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Baroness Sharp of Guildford moved Amendment No. 228:


The noble Baroness said: The amendment relates to a discussion on Tuesday on the roles of the chief inspector of adult education and of Her Majesty's Chief Inspector of Schools in England.

In Clause 103(2) the amendment would substitute "the Chief Inspector of Adult Learning" for "Her Majesty's Chief Inspector of Schools in England". The Minister has made clear that the prime purpose of the new Connexions Service and youth support service will be to address a different group from the one addressed to date. Its agenda is closer to that of the chief inspector of adult learning than that of Her Majesty's Chief Inspector of Schools in England. The agenda is closer to the role of the further education community than to the schools community. The Minister assured us that the role of the Careers Service in schools will continue. We are pleased that that is so.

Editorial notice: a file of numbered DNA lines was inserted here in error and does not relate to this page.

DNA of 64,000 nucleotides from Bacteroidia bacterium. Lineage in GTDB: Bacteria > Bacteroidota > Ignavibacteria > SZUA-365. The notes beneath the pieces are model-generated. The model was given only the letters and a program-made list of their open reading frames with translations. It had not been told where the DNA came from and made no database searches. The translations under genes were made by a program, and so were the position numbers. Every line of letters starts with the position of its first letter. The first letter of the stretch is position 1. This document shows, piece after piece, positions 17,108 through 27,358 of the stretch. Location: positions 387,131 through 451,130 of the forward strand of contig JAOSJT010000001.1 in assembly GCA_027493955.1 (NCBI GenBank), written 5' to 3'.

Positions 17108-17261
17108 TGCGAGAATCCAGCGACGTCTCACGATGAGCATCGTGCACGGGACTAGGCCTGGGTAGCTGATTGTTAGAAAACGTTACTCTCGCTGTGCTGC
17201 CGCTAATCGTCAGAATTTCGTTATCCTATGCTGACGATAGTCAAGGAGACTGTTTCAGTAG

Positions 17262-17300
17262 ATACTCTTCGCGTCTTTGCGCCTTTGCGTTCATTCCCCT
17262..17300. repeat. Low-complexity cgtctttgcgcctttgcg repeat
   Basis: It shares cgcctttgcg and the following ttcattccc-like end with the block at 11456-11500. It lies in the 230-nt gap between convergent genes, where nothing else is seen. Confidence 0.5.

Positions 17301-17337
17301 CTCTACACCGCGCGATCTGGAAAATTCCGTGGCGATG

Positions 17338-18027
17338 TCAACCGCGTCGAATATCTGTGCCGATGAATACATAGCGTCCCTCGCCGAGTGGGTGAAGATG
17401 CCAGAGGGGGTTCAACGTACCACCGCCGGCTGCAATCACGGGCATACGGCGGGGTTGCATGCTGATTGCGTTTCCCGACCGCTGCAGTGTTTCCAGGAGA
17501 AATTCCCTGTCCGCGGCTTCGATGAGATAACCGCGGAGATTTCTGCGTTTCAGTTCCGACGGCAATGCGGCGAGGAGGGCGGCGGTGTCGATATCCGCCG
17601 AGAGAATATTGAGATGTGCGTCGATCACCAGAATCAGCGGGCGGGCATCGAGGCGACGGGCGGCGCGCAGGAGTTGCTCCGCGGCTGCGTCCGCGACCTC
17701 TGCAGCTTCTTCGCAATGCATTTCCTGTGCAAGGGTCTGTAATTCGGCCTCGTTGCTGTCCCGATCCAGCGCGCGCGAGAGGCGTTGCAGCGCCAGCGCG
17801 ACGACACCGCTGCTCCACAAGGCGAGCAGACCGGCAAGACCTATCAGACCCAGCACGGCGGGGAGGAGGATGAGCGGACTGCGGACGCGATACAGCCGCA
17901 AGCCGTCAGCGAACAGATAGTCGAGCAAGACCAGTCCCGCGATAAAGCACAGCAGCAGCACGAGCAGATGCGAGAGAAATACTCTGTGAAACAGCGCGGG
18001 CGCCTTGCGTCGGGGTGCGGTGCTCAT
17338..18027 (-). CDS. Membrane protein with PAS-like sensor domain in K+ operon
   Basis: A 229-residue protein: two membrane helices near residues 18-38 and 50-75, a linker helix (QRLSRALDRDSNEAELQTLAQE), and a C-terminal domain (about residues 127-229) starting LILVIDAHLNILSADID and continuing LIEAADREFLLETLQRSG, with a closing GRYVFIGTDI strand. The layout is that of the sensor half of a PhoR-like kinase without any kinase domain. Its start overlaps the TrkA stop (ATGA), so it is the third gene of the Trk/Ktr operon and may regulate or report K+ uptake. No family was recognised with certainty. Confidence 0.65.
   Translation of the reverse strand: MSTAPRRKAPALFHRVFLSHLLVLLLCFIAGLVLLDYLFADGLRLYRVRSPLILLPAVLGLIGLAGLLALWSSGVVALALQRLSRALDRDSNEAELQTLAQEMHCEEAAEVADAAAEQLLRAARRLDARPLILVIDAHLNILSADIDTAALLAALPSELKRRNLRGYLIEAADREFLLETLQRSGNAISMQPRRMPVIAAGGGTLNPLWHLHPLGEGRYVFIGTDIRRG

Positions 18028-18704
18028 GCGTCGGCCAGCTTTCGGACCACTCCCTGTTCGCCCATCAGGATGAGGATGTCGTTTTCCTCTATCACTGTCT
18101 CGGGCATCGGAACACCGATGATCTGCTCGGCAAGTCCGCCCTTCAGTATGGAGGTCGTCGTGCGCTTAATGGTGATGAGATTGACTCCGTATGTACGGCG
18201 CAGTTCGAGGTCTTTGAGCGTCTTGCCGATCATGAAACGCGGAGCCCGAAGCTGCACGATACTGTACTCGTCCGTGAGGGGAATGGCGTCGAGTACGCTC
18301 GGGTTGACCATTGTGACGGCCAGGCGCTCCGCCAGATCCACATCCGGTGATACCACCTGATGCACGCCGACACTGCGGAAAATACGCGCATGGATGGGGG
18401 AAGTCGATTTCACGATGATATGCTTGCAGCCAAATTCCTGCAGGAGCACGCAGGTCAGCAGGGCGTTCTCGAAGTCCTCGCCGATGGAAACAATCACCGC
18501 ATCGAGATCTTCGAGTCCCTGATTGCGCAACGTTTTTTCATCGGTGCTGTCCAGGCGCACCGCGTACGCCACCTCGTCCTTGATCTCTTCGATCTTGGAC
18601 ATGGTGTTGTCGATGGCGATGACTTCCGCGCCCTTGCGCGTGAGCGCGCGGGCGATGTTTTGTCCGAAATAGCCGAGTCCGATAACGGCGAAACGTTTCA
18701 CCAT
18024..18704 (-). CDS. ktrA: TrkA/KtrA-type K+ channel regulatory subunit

Nevertheless, given the new agenda in terms of social exclusion, the importance of links between the education providers and the Connexions service and the role of encouraging those young people to move

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back into education and training, in particular into vocational training, we believe that it would be more appropriate for that person to be the chief inspector of adult learning rather than Her Majesty's Chief Inspector of Schools. I beg to move.